A Way to Get in Touch with Ancestral Roots
Prest, Emma, The Independent (London, England)
Culture If you'd really like to immerse yourself in Scottish history, then sign up for a Gaelic or Celtic course, says Emma Prest
What do Jules Verne, Idi Amin and Mohamed al-Fayed have in common? The answer is Scotland. All three were, or are, fascinated by the country and its culture.
They aren't the only ones. Every year, hundreds of undergraduate and postgraduate students from the UK and around the world choose to learn more about this country. There is an array of courses on offer throughout Scotland, ranging from Gaelic and the media to Scottish ethnology and Celtic civilisation.
Students are drawn to Celtic and Gaelic studies for all kinds of reasons, and not all the students taking these degrees are Scottish. "We get a large number of people from across the UK, not just Scotland," says Dr Michelle MacLeod, the Gaelic and Celtic studies co-ordinator at the University of Aberdeen. "There are European and American students and people from all sorts of surprising backgrounds with an interest in the Gaelic and Celtic language and culture. International students are often particularly interested in Gaelic music."
Kyle Carey from New Hampshire, in America, for example, is studying Gaelic at the UHI Millennium Institute's Sabhal Mr Ostaig Centre. "It was mostly the music that drew me to the language," Carey says. "I went to Ireland for a study-abroad year as a sophomore, fell in love with the music and then took up the fiddle."
Another student, Beth Cole, has just finished a four-year degree in Gaelic and linguistics and is starting a PhD this September at the University of Aberdeen. "People study Gaelic for different reasons," she says. "Some do it because of their family history. They maybe don't speak Gaelic, but their grandparents did and they are chasing their ancestry. Some are strong Scottish nationalists, and Gaelic is an important part of that. Others, like me, are just fascinated by the language."
Cole has always been interested in linguistics, but had no connection to Gaelic. "The thing I love about language is how the jigsaw fits together. For Gaelic, the jigsaw is all the wrong way round. The word order is different. I found it really exciting, new and different."
To become fluent in Gaelic, there is arguably no better place to study than the Sabhal Mr Ostaig Centre on the Isle of Skye, which is dedicated to creating a Gaelic environment where students speak the language in and out of the classroom. Carey chose to come here because "there is nothing else like it, even in Ireland". She started a year ago as a beginner and is almost fluent.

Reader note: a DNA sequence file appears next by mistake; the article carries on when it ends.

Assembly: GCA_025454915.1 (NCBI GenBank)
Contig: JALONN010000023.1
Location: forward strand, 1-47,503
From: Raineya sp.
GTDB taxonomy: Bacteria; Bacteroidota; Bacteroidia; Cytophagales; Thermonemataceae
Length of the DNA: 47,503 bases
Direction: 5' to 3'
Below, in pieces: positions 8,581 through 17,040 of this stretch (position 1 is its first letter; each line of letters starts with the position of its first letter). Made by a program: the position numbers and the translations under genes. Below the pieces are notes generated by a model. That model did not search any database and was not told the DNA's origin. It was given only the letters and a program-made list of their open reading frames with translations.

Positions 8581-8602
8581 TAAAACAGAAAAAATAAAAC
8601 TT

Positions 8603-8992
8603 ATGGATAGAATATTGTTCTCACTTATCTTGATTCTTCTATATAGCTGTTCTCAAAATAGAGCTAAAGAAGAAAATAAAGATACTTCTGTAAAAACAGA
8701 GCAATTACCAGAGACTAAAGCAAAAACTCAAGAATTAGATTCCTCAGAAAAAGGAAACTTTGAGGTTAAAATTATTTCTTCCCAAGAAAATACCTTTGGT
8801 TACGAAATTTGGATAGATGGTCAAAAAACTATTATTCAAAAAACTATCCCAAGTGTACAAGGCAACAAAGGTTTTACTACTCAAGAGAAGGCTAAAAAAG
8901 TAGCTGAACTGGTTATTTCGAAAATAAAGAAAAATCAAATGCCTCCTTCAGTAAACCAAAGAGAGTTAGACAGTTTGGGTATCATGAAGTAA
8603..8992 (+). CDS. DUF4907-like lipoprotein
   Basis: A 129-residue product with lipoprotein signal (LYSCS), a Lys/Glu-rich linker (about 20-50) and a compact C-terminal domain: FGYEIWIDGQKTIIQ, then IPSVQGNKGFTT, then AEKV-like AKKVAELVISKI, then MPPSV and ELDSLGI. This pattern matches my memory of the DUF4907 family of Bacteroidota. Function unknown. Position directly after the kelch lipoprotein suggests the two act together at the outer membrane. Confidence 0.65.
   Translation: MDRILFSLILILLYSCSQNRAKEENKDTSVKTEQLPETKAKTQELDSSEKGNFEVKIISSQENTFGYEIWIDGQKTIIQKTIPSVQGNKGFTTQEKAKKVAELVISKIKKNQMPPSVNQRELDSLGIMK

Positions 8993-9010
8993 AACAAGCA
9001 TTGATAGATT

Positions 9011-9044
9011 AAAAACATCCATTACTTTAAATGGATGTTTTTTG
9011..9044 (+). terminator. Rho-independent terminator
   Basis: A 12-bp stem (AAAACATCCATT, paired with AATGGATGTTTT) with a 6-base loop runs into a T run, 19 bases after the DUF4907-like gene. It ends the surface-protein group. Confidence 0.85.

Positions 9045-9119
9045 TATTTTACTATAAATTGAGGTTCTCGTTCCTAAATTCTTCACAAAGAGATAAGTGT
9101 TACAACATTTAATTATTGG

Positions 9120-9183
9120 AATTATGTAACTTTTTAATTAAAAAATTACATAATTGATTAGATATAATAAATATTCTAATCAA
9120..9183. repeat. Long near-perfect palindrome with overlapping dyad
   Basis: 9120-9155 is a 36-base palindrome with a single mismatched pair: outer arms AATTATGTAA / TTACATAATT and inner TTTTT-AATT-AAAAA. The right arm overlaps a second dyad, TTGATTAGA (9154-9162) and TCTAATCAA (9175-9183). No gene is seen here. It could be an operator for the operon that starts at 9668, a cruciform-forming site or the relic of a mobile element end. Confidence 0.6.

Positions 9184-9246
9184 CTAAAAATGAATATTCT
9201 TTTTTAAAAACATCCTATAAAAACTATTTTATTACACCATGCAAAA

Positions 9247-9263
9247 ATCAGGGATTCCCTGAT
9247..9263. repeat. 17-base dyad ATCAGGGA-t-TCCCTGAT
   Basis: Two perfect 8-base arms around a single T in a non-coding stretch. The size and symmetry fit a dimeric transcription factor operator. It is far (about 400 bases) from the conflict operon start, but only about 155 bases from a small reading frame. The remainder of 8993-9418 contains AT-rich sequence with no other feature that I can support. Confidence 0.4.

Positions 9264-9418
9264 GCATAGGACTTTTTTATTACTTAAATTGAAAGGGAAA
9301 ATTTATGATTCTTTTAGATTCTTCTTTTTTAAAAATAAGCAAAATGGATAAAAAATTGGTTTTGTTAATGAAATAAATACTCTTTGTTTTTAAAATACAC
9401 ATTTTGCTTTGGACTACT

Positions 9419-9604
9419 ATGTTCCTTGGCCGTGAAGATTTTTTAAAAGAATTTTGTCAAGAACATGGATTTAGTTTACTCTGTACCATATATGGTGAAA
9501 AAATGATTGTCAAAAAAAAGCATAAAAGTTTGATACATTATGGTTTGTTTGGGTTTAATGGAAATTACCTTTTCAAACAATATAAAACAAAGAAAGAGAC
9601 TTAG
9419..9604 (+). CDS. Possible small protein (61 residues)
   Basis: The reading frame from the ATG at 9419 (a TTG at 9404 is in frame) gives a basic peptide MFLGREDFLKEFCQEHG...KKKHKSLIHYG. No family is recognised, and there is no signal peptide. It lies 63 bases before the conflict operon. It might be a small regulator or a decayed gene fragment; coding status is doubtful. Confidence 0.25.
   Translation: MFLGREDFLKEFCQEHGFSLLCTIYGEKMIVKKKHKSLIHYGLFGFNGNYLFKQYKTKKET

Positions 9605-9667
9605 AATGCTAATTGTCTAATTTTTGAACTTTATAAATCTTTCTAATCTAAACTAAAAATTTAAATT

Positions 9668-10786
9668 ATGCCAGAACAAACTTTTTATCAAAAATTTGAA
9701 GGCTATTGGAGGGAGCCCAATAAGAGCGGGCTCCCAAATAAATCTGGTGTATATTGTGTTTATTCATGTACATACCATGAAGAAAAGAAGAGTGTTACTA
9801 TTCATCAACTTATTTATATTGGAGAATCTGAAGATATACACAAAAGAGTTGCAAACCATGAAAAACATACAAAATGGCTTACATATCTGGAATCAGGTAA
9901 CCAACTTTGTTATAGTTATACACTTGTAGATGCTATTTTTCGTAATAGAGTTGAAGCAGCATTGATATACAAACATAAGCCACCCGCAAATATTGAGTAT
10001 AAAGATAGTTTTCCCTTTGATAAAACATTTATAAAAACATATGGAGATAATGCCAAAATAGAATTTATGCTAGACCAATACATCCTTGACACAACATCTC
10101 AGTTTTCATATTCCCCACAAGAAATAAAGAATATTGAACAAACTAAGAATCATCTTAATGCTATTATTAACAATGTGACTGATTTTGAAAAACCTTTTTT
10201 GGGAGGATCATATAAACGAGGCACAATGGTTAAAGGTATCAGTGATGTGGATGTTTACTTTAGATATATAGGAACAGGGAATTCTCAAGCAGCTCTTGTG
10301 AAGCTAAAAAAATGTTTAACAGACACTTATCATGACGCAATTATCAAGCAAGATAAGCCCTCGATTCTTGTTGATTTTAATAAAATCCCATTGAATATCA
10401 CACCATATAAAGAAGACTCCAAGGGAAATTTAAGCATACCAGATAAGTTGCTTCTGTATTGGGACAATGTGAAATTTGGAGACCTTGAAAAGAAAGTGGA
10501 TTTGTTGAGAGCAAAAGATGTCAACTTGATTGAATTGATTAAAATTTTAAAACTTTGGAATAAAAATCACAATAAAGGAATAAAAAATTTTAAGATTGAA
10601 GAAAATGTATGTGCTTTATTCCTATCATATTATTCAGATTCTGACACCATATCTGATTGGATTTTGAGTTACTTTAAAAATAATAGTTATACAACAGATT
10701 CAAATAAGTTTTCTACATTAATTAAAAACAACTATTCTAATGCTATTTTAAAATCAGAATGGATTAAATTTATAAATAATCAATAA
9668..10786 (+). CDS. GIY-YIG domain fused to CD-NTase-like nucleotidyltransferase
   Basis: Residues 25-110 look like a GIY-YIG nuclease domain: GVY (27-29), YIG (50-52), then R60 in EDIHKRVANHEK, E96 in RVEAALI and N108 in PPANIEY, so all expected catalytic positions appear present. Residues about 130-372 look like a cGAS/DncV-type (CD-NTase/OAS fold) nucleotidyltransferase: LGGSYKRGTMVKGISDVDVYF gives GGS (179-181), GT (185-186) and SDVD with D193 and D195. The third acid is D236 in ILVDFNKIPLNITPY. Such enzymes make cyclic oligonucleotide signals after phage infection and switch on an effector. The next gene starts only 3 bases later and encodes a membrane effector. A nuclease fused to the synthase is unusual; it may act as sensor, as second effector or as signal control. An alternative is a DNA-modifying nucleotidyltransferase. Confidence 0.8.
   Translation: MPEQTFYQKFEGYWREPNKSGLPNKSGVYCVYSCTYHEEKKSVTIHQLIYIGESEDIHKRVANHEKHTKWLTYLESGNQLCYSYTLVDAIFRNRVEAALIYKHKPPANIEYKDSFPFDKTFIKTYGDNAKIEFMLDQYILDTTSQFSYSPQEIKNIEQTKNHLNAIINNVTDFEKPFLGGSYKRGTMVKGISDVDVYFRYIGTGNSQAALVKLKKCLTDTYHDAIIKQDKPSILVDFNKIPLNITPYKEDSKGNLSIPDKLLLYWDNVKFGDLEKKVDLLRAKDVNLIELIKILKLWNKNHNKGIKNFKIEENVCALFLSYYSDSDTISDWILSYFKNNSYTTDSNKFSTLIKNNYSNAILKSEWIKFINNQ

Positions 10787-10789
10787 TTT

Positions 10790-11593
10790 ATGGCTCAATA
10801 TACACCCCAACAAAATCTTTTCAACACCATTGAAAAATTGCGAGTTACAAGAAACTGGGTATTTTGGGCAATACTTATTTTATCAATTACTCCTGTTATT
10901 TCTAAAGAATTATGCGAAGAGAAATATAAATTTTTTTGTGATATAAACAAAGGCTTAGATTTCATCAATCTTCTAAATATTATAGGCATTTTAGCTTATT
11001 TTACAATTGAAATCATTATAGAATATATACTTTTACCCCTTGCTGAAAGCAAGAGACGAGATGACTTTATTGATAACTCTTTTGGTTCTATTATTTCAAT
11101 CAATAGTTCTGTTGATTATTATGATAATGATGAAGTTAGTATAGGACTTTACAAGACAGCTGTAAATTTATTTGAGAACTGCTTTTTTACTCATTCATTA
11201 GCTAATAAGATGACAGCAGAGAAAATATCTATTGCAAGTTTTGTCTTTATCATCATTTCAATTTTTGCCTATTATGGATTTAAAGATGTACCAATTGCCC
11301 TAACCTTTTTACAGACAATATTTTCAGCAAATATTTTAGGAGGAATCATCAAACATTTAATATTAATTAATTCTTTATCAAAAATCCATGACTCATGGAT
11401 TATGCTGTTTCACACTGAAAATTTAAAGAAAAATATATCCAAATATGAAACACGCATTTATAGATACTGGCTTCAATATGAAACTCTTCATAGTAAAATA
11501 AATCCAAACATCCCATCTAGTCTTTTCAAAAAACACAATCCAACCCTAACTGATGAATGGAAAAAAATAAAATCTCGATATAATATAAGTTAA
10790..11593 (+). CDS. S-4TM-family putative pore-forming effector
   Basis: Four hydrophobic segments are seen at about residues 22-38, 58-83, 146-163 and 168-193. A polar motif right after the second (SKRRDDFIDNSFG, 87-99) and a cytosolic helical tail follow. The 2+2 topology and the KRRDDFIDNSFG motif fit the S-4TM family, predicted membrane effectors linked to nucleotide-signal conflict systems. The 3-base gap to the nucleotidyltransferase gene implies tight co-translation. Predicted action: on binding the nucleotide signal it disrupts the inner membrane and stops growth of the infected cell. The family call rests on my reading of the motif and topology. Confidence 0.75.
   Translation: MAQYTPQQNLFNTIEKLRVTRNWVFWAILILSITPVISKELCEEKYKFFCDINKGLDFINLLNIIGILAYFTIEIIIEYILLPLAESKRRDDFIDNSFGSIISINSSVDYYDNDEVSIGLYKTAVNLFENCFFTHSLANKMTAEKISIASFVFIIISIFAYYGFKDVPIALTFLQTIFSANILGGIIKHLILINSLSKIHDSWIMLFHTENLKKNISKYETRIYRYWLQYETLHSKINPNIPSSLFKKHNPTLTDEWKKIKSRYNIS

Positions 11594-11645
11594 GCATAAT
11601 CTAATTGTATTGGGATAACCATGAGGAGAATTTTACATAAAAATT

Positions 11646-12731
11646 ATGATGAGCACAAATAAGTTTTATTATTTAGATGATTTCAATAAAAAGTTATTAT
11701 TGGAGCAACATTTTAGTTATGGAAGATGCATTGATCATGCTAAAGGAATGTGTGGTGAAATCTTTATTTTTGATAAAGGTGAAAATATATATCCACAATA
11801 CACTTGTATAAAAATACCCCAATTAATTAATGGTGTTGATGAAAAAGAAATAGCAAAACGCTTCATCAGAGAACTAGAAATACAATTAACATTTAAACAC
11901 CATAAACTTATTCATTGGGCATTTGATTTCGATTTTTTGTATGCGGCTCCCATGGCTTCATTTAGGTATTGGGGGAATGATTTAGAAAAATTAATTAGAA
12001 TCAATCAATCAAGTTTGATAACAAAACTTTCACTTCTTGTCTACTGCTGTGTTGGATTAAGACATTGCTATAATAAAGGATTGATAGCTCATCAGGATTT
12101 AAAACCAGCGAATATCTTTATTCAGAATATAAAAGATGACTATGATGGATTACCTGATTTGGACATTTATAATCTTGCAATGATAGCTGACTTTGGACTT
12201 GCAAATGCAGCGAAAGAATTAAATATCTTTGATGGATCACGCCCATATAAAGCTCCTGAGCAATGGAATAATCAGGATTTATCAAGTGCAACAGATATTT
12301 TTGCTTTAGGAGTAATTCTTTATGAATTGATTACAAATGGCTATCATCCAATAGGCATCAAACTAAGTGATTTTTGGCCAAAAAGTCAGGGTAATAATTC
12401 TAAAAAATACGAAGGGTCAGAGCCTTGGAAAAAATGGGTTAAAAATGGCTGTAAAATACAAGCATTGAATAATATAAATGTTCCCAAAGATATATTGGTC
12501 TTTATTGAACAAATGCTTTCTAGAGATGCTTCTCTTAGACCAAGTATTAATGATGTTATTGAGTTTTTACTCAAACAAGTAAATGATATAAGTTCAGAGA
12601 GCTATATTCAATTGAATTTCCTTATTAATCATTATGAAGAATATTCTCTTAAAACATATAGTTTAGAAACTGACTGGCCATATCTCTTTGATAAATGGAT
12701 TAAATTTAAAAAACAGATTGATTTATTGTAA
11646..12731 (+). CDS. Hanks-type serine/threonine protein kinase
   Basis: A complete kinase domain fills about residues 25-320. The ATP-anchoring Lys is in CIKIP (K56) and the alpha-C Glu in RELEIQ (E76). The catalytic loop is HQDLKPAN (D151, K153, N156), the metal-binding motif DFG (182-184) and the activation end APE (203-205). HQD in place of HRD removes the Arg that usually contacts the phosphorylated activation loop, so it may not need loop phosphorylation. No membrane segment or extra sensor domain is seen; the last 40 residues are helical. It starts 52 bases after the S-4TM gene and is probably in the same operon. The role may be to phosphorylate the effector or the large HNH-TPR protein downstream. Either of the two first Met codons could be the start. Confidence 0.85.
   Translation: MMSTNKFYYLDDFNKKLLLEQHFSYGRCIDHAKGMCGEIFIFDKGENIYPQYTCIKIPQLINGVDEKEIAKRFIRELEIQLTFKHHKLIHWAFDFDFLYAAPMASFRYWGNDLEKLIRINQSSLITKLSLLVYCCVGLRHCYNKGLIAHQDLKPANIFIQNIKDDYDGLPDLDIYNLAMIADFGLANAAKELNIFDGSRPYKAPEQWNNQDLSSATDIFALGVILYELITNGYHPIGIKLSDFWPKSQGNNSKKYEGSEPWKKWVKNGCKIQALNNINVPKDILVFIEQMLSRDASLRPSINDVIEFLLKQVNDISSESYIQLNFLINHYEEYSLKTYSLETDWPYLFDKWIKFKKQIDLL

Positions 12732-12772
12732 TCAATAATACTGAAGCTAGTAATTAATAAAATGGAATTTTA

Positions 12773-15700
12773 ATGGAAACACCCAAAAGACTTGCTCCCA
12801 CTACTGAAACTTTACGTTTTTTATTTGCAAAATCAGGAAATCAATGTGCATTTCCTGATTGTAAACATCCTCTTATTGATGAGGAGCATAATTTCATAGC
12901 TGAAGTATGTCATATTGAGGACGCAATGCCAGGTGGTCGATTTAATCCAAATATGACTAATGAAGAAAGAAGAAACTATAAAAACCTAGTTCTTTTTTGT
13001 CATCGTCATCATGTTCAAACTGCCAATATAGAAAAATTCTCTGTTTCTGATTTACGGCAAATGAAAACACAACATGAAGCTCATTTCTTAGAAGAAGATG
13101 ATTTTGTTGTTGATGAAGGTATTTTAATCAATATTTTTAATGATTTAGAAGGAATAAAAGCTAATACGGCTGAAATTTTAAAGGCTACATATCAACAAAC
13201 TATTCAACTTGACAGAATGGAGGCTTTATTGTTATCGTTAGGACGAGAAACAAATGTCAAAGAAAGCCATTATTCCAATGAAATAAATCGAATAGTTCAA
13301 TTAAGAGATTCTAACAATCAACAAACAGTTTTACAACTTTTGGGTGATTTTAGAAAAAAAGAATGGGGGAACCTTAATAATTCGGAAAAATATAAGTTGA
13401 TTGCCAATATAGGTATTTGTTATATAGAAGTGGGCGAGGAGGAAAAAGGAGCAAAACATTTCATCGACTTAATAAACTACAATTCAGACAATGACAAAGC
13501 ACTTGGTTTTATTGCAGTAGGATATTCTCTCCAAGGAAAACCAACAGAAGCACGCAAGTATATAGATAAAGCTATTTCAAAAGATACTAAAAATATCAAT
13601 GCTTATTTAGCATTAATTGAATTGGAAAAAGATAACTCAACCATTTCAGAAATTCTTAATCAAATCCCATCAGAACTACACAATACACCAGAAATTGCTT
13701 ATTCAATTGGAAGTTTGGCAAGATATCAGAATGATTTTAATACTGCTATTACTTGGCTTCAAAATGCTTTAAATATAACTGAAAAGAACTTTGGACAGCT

Sabhal Mr Ostaig recently launched a new undergraduate degree in Gaelic and traditional music. Students learn about Gaelic song and its history, and are expected to study and perform instruments such as the bagpipes, Scottish harp, accordion, flute or fiddle. They also have to sing.
A four-year Gaelic education degree is run jointly with the University of Aberdeen for students looking to teach Gaelic at secondary school or to become a Gaelic medium primary school teacher. The postgraduate one- year diploma in Gaelic media has placements in the Gaelic broadcasting industry and, according to John Norman Macleod, the co-ordinator of Gaelic and related studies at Sabhal Mr Ostaig, is a practical course that prepares students for jobs in journalism.
The Gaelic Language Act passed in Scotland in 2005 may be improving job opportunities for Gaelic-speaking students. …
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Publication information: Article title: A Way to Get in Touch with Ancestral Roots. Contributors: Prest, Emma - Author. Newspaper title: The Independent (London, England). Publication date: August 5, 2010. Page number: 4. © 2009 The Independent - London. Provided by ProQuest LLC. All Rights Reserved.
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